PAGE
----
Start with the story in motion.
The "rising conflict" theory should already be present scene one.
Seize the reader on Page 1.
Grab them, seize them, hook them on page 1.
The first few scenes set your story's perimeters and tone.
You cannot break those laws and rules later in the movie, as you'll snap the audience's suspension of disbelief.
Sometimes, writers make the choice to not start the movie with high action, drama, or comedy because the film might emotionally or dramatically peak too soon, and undercut the 2nd or 3rd acts. Afraid that the beginning sequence is so extraordinary that nothing in the following drama can follow up the audience's high.
This is rarely a problem but just in case, try first to strengthen the balance of the movie before beginning the film with that extraordinary sequence.
In the case that you can't top your visual or dramatic action with what's coming up, it'd be best to drop or mute that scene.
Pet the Dog
Pet the Dog = a character showing vulnerability.
This should be occasionally evident, while always latent in your heroes and heavies. Most especially in Act 1.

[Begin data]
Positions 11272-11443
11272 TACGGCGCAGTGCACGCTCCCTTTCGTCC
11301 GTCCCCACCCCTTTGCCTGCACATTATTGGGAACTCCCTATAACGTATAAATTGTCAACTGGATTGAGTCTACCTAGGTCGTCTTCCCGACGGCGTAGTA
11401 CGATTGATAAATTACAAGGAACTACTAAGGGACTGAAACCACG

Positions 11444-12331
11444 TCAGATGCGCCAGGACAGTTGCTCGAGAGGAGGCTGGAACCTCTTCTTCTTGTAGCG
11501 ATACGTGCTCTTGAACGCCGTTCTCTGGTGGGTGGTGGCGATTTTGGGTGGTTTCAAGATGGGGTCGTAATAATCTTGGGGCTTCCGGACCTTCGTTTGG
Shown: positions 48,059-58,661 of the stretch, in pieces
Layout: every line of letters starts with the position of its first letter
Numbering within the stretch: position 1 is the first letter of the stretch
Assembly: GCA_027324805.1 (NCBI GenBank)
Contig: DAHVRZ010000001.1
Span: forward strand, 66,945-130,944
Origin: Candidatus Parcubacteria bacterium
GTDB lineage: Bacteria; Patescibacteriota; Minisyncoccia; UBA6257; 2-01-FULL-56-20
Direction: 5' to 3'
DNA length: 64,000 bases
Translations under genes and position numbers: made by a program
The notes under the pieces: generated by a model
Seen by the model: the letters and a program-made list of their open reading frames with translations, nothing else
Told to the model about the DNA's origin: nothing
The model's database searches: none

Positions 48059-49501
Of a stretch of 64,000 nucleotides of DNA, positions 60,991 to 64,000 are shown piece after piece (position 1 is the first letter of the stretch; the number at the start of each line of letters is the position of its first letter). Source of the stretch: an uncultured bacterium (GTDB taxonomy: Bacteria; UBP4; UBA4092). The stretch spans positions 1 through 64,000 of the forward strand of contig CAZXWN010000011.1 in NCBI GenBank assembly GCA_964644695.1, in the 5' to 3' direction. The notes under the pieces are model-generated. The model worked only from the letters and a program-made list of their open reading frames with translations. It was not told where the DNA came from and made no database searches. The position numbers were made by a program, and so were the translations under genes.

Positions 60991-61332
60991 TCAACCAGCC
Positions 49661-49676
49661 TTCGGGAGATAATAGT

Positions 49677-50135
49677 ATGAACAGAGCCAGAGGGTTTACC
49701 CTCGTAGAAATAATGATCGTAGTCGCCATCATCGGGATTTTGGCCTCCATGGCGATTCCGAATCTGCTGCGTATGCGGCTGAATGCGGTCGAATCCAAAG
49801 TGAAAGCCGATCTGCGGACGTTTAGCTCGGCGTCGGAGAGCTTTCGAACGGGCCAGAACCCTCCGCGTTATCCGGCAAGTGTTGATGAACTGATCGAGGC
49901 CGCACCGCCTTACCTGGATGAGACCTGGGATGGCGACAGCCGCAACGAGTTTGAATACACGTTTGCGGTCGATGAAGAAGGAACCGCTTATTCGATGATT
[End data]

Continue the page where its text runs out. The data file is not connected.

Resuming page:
This is the moment when you show your hero or heavy to be "human" underneath all that bluster or cynicism.
Eg. Sundance not killing the gambler in the opening poker scene, or the tyrant telling whoever "My mother beat me, my father drank. Then my father beat me, and my mother drank."
Runners = Identifiable Character Traits, which can be used for plot development.
smooching cigarettes, loving fast food, scratching their privates, speeding, drinking, etc.
Include these in Act 1, and hopefully, that runner can be used in the plot development.
Meryl Streep's character always wrapping leftover food in balls of aluminium foil. In Act 1, her roommates teased her, joking that it was mystery meat. This was the setup, just like a setup in a joke.
The writers then let us forget about this until the 3rd Act. Men were trying to find incriminating evidence of radiation in her home and bingo! It was in one of the aluminium foil balls she had left over from dinner.
In Some Like It Hot, Tony's weakness for betting was used throughout the film. Or even Popeye's love for spinach.
Playback is another term for this. Because the audience mentally plays back the information, and they feel good for remembering the reference, being able to keep up with and get the drama or joke.
The End of The Beginning
(The Glass Hammer) The situation here is Cliff going into a mental institution.
When you reveal the situation to your audience, you have reached the end of the beginning.